In the 1980s an interest in parallel computing developed at The University of Edinburgh in the Departments of Physics and Computer Science. EPCC grew from this work and was created in 1990 as a centre of excellence in parallel computing. We have always had the same mission statement – ‘To accelerate the effective exploitation of parallel and novel computing by industry, academia and commerce’. The ordering of these constituencies is important. EPCC was initially led by Prof Sir David Wallace who convinced the UK Government to invest in parallel computing. The Department of Trade & Industry established the Parallel Applications Programme which led to the creation of five similar organisations around the UK, designed to work with industry and commerce to accelerate their adoption of this technology. It was understood that the centres’ ploughed the money back into their research and academic programmes. Prime Minister Thatcher saw this as an example of the self-funding of University research institutes. Of the five centres that were funded between 1990 – 1994, three no longer exist and only EPCC continues to be involved in parallel and high performance computing.
EPCC grew quickly from a handful of staff to a team of 65 people. Many of EPCC’s senior staff have worked for EPCC since this time. As the DTI funding ran out we went through our first major convulsion, spinning out two companies – Quadstone Ltd and Paramics Ltd – and slimming down to 45 staff very rapidly. The management team left with these companies and Prof Richard Kenway and Prof Arthur Trew took over the management of the Centre. Two successes saved EPCC at this point – we won our first National HPC Service provision contract for the Cray T3D service and our first large EC project – the HPCN-TTN project.
We continued to work with industry and academia but without the DTI co-funding found we had to work very hard to attract industry funding. We also had to learn how to deliver well-run projects – be they for academia or industry – during this period. In many ways the EPCC of today was born at this time. EPCC has never received significant University funding and we have always funded ourselves through public funding such as research grant and service contracts, which don’t make a profit, and commercially funded projects which make a profit and fund the shortfall, particularly the support staff, we need to run the Centre. EPCC has never made a loss in all its years of operation.
From 1994 to 2000 EPCC had around 45 staff. It was during this period that we learnt how to deliver projects professionally – to budget and time. We failed to win the next National HPC service contract (HPC 97 – a long story) but were highly successful at securing e-Science funding that the Government made available from 2000 onwards. EPCC grew to around 65 staff and remained this size through much of the 2000s. We won the next National HPC service contract, HPCx, and cemented our position with EPSRC as a safe pair of hands. The HECToR and ARCHER services followed.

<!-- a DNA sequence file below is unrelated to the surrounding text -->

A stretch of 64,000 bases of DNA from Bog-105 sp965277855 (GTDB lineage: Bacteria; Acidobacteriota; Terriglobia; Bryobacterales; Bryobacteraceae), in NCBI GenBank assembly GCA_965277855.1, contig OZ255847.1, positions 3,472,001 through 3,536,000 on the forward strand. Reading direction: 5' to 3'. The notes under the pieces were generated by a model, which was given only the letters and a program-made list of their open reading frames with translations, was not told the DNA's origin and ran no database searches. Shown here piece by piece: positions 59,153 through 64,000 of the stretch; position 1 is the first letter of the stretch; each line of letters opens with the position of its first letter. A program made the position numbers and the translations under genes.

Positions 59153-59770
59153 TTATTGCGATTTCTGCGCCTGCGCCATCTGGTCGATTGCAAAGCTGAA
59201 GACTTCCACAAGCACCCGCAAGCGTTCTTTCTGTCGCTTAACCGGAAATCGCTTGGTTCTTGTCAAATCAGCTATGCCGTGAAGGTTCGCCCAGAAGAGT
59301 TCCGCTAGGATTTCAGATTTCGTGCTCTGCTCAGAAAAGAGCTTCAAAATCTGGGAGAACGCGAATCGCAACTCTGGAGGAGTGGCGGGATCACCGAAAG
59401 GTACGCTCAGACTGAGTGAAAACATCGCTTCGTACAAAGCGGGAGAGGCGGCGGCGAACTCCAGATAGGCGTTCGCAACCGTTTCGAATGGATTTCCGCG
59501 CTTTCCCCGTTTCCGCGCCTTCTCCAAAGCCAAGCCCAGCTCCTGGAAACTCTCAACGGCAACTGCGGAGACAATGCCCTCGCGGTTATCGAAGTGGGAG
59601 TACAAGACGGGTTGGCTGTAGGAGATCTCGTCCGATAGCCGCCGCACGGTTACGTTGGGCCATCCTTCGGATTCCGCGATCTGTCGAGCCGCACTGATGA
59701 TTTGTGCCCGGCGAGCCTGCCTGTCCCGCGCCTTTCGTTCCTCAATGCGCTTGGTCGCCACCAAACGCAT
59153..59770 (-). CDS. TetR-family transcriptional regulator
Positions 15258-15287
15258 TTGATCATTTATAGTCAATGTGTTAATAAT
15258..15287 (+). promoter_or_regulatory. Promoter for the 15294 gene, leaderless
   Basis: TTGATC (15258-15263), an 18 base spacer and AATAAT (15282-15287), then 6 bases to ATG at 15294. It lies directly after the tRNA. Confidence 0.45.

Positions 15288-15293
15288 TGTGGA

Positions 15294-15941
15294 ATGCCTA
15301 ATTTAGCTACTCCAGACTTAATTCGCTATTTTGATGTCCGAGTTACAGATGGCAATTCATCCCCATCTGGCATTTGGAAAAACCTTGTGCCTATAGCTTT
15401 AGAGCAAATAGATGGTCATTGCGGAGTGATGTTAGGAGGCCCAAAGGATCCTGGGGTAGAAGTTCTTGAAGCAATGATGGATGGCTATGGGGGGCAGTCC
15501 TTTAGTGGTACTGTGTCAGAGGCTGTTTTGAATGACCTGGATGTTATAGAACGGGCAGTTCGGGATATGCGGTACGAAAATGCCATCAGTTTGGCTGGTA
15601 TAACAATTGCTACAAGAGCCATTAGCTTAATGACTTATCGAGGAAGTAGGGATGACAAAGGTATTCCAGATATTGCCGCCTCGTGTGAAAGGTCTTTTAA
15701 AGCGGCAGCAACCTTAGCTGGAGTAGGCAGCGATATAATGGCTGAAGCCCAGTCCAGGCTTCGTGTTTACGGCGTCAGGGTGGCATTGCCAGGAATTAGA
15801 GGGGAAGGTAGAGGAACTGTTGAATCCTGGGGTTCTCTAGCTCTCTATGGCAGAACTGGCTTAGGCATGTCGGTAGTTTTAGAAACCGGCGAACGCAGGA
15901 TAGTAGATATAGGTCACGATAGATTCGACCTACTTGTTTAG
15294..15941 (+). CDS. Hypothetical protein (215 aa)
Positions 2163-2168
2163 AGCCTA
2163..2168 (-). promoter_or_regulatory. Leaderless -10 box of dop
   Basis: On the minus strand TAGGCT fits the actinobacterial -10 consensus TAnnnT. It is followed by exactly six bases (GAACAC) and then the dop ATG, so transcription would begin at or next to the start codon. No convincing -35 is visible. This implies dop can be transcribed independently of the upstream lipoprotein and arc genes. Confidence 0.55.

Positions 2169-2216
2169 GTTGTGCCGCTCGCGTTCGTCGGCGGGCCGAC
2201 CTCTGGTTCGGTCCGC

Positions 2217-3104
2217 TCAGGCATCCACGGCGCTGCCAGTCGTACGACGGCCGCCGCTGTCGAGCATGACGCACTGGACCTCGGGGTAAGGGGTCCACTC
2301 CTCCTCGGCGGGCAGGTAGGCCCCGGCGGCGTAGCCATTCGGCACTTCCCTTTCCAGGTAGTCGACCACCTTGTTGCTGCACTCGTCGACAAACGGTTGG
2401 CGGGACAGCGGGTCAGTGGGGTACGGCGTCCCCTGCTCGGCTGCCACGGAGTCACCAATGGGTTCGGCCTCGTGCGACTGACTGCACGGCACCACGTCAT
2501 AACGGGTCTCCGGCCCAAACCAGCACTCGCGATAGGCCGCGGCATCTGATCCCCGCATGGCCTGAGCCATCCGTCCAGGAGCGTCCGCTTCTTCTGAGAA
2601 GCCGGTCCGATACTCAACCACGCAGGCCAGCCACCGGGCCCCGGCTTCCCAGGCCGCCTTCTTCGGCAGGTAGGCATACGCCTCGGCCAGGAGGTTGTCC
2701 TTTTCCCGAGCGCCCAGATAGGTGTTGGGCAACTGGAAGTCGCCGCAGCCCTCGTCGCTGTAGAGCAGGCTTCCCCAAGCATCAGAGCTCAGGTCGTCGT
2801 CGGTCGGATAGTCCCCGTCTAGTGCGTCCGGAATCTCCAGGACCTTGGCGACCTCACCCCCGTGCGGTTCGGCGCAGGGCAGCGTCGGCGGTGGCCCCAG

In 2004 we decided to refit a University building which had been let commercially for several years and created our Advanced Computing Facility. We have subsequently extended this building – most notably in 2013 when we added a huge building (550m2 machine room and 850m2 plant room) for the current ARCHER service at a cost of £12m. We currently run three national services – the main ARCHER National HPC service, the DiRAC Bluegene/Q service and the Research Data Facility. These three systems put us at a world-class level – and we are seen as a major HPC player worldwide. In 2016 we bid for capital from EPSRC to operate a Tier 2 HPC service which we won and forms a key part of our strategy over the next 3 years.
Throughout the past 27 years we have funded ourselves using a multi-funding approach of money from UK research grants, Government service contracts, EC research funding, and industrial and commercial cash projects. Today EPCC is led by its Director Professor Mark Parsons, employs 100 staff and is a highly successful organisation.
In 2015 an International Review recommended that EPCC become a Centre in its own right within the College of Science and Engineering. In August 2016 this new organisational structure was implemented within the College. In 2018 EPCC will move into The Bayes Centre, a hub designed to foster data-driven innovation within and beyond the University of Edinburgh.